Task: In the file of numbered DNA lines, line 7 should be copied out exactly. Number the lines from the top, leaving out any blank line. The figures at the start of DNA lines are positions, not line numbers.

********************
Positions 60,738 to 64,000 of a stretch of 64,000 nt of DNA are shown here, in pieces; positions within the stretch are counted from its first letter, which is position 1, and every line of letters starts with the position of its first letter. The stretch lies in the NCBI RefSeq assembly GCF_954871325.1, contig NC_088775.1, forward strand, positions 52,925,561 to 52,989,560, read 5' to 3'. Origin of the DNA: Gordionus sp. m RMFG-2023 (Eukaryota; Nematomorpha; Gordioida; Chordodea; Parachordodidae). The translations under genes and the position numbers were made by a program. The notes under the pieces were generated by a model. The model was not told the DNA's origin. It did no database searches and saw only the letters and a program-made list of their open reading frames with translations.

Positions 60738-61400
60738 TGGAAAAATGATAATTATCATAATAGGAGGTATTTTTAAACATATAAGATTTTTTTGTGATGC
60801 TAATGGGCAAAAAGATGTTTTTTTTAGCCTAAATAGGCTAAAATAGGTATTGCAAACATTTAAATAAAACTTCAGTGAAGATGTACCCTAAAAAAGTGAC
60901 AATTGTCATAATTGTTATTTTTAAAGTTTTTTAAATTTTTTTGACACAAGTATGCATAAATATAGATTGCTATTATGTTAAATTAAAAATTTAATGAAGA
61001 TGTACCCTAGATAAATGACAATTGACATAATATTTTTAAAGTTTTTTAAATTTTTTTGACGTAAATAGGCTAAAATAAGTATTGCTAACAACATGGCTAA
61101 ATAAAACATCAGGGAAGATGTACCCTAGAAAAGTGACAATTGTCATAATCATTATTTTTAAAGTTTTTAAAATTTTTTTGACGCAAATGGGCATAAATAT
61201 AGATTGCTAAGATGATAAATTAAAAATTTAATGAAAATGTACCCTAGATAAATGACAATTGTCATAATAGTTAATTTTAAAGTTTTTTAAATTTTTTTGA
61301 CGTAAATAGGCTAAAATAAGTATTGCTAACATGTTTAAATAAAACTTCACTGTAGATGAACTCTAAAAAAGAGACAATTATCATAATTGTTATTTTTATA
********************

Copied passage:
61101 ATAAAACATCAGGGAAGATGTACCCTAGAAAAGTGACAATTGTCATAATCATTATTTTTAAAGTTTTTAAAATTTTTTTGACGCAAATGGGCATAAATAT